GP leaders urge Lords to vote for bill that could ease indemnity costs

Senior GPs are among healthcare leaders callling on the House of Lords to support a bill that could help ease soaring indemnity costs.

BMA chair Dr Chaand Nagpaul: call to cut negligence costs (Photo: JH Lancy)
BMA chair Dr Chaand Nagpaul: call to cut negligence costs (Photo: JH Lancy)

Peers will debate the Civil Liability Bill on 24 April, which includes clauses that will alter the way the discount rate used to adjust the value of clinical negligence compensation payments is calculated.

Healthcare leaders have called on peers to back the bill to slow the rise in clinical negligence costs for the NHS - which rose to £1.7bn last year, double the figure at the start of the decade.

The cost of clinical negligence claims is a major factor behind a reported 50% rise in GP indemnity fees between 2010 and 2016.

Calls to support the bill come as the government prepares to reveal details of a proposed state-backed GP indemnity scheme expected to take effect from April 2019. Officials have been polling GPs to build an up-to-date picture of the GP indemnity market and could reveal how the state-backed system will work as early as next month.

Clinical negligence

Discount rate changes in the Civil Liability Bill alone 'would not address the ongoing trend in the rising cost of clinical negligence', but would be an important step, according to a letter to peers signed by healthcare leaders including BMA chair Dr Chaand Nagpaul, Family Doctor Association chair Dr Peter Swinyard and the chief executive of the NHS Confederation.

The change would partly reverse the government's 2017 decision to slash the discount rate from 2.5% to -0.75. Medico-legal organisations warned that the decision would more than double the cost of some multimillion-pound payouts, potentially adding huge sums to the annual cost of clinical negligence claims and further driving up indemnity fees for doctors.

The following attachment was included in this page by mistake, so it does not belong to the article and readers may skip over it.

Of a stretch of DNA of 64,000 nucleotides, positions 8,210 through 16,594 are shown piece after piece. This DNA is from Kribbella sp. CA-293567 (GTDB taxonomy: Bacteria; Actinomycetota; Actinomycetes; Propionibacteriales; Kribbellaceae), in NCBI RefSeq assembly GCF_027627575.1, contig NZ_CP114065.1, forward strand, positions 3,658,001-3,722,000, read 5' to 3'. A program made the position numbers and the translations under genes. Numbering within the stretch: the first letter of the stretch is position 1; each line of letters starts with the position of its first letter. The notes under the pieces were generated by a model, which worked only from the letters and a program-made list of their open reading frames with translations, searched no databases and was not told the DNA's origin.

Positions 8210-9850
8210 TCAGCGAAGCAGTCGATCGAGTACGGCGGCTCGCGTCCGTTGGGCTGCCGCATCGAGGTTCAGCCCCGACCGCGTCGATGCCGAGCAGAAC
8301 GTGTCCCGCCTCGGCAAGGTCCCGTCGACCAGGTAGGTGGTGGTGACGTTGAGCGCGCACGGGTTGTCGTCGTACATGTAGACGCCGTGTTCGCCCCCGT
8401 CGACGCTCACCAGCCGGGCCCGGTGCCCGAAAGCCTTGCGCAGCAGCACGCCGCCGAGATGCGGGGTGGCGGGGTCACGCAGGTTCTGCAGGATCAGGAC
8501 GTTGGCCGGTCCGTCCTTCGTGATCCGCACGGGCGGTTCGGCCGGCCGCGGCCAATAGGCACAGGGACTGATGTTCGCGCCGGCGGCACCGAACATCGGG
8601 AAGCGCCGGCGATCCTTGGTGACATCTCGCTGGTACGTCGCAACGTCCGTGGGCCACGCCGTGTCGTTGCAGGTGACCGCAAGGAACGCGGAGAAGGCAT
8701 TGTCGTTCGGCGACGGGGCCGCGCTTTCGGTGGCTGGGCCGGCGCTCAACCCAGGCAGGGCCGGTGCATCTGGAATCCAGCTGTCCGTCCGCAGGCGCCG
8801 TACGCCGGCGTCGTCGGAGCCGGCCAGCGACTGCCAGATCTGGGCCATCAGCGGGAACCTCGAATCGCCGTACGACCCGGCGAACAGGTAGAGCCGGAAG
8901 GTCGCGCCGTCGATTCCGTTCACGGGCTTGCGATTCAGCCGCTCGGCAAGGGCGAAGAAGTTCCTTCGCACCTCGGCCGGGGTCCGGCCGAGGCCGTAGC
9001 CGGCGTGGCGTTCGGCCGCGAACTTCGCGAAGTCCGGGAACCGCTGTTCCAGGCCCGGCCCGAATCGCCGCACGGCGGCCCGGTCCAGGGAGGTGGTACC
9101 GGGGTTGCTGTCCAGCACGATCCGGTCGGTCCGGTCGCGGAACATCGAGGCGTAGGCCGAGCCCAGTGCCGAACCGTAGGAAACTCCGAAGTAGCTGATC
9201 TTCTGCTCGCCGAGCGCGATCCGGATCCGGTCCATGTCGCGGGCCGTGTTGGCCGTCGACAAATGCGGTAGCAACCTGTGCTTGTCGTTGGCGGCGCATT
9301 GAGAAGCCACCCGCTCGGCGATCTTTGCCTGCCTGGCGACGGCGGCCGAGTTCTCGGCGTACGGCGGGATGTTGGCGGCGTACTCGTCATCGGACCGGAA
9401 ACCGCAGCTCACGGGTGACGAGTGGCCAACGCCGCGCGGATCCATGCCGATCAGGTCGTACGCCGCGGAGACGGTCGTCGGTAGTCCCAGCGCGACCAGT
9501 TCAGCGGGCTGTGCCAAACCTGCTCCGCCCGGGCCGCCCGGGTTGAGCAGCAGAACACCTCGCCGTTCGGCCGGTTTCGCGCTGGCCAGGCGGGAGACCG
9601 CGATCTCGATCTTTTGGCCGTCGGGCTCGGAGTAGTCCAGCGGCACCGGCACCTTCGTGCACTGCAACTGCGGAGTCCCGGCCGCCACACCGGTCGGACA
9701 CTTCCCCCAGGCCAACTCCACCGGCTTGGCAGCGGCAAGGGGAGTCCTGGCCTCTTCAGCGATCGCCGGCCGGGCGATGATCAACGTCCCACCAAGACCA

But the new bill would allow the rate to be recalculated to reflect the fact that recipients of compensation payouts generally make 'low risk' investments with the money they receive - not 'very low risk' as the current figure assumes.

Lord Chancellor and Justice Secretary David Lidington said last year it was ‘difficult to provide an estimate’ of how exactly this would affect the discount rate, but suggested it would rise to 'in the region of 0% to 1%’.

Patient safety

BMA chair Dr Chaand Nagpaul said: 'The rising cost of clinical negligence claims is placing increasing financial pressure on the NHS at a time when the health service can ill afford it – but it’s important to note that costs have spiralled even though the quality and safety of patient care remains high.

'There must be a means by which appropriate compensation can be provided to patients harmed through clinical negligence, but the system should more accurately reflect the way in which most claimants choose to invest their compensation payments. This is why the BMA is joining other groups of health professionals in urging the government to reform the way awards are calculated.'

The letter sent to peers says: 'A wider programme of reforms is needed and we urge the government to be bold in introducing a strategic approach that would control legal costs, ensure fair compensation payments are based more closely on the needs of claimants as well as help to reduce incidents of harm from happening in the first place.'

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